Julia Dreyer’s two teen girls, successful equestrians who ride English and Western events, struggle with a common problem: Rather than focusing on their own strengths before a competition, the girls concentrate too much on their competitors’ assets.
“When they focus on a competitor, they forget what they’re personally bringing to the event,” says Dreyer, who lives near Melborne, Fla. “My children will either say, ‘I’m better than that person’ or ‘I’m not as good…They’ll mention a competitor and say, ‘Did you see what she did? I need to do that–and a little more.’ But that would be beyond perfect, which doesn’t exist,” says Dreyer, who is an accomplished equestrian who competes nationally and internationally.
In most sports, children will psyche themselves out in this fashion from time to time. They focus on their opponents’ speed, size, height or other assets. Instead, young athletes should concentrate on their own strengths and goals before a competition. For example, a quarterback in football should think about the plays he’s going to run–not the skills, height or brawn of his opponents.
Dreyer recently paid us a visit in order to help her girls apply some sports psychology during competitions. The girls learned skills that they’ve also applied to other aspects of their lives, Dreyer says.
The young athletes learned that they needed to take their own routine–not someone else’s–into the competition with them. “They’ve done the practice. They know what they have to do,” says Dreyer. Now, 20 minutes before a competition, her teens warm up and think about their “mental plans” for their routines. Five minutes before the event, they breathe, calm themselves, and focus on their strengths.
Now that her teens aren’t psyching themselves out as much, Dreyer feels free to relax, sit back and enjoy their performances.
“I am able to step back and watch them and enjoy what they are doing and be proud of their efforts and successes.” As an athlete in her own right, Dreyer in the past has felt responsible for her daughters’ “process,” she says.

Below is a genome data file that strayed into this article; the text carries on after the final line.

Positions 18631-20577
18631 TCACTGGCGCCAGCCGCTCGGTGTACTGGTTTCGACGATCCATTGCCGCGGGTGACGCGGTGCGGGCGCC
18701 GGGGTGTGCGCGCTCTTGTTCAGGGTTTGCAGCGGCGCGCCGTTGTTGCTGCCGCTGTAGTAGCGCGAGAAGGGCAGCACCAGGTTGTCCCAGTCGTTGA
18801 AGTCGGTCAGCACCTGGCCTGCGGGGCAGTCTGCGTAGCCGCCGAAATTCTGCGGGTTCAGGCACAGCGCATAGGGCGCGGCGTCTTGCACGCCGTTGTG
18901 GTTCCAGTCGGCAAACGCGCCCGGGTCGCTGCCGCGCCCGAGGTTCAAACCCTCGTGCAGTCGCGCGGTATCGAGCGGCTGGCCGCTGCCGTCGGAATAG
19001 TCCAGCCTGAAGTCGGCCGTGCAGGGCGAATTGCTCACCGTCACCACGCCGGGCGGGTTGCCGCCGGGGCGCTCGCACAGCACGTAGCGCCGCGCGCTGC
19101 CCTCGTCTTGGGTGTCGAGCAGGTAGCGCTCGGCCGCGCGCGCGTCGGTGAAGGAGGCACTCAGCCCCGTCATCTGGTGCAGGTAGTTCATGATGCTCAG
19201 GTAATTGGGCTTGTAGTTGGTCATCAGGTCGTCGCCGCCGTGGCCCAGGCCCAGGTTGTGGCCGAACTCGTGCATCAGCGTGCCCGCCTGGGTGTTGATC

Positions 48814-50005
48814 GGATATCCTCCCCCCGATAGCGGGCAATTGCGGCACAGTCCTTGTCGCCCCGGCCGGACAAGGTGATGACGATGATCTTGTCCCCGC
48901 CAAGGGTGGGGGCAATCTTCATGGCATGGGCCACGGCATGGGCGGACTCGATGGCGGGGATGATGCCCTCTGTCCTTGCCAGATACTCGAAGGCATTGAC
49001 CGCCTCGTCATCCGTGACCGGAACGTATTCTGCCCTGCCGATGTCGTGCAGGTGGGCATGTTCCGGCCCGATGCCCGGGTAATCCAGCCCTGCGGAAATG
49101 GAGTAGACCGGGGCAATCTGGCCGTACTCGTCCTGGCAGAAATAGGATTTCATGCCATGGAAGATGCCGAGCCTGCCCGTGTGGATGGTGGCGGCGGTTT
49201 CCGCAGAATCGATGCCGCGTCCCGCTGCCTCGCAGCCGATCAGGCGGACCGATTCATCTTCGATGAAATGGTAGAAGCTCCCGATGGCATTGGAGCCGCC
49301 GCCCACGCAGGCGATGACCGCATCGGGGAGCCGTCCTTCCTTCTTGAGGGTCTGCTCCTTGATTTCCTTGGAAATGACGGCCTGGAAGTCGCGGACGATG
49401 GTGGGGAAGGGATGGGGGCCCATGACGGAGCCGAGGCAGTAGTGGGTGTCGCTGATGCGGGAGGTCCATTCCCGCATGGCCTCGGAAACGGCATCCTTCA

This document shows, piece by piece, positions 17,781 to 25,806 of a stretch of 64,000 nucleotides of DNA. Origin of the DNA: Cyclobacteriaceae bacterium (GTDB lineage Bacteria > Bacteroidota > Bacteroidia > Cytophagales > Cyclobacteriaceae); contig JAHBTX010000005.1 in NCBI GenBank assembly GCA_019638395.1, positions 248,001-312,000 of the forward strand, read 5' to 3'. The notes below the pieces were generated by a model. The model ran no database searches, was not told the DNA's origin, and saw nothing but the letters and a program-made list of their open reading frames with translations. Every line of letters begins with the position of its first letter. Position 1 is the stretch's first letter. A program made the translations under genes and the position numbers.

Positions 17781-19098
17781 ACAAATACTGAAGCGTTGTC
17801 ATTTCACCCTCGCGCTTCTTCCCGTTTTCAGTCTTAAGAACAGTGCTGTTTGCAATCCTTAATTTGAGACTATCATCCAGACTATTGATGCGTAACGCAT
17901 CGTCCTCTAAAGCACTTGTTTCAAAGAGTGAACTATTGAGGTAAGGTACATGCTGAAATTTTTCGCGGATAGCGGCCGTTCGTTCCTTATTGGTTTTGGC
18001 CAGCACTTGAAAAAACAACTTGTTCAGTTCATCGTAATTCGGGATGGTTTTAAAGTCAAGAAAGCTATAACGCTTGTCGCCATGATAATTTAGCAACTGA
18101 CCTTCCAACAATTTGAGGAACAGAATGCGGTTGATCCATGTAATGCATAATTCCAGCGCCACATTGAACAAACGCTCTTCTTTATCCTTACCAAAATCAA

Learning some sports psychology has helped Dreyer’s daughters cope in different kinds of high-pressure situations, Dreyer says. One of her daughters recently took the ACT, a standardized test often required when kids apply to college.
“My daughter has strengths in some areas, and not in others,” says Dreyer. “Before the test, she said, ‘I’m just going to use the same things I use when I compete: I’m going to relax and be good with the things I am strong in, and not worry about my weaknesses.'”
That’s one of the important advantages of learning “mental game” skills in sports, she notes. Kids transfer the lessons to other parts of their lives.
“As sports parents, we try to supply our kids with all the best things in terms of equipment and coaches. But just helping them put their heads in the right place is the least expensive and most effective thing you can invest it,” Dreyer says.
Dr. Patrick Cohn and Lisa Cohn are founders of The Ultimate Sports Parent and Ultimate Sports Parent Radio. Listen to their radio show and download their free ebook by visiting www.youthsportspsychology.com.
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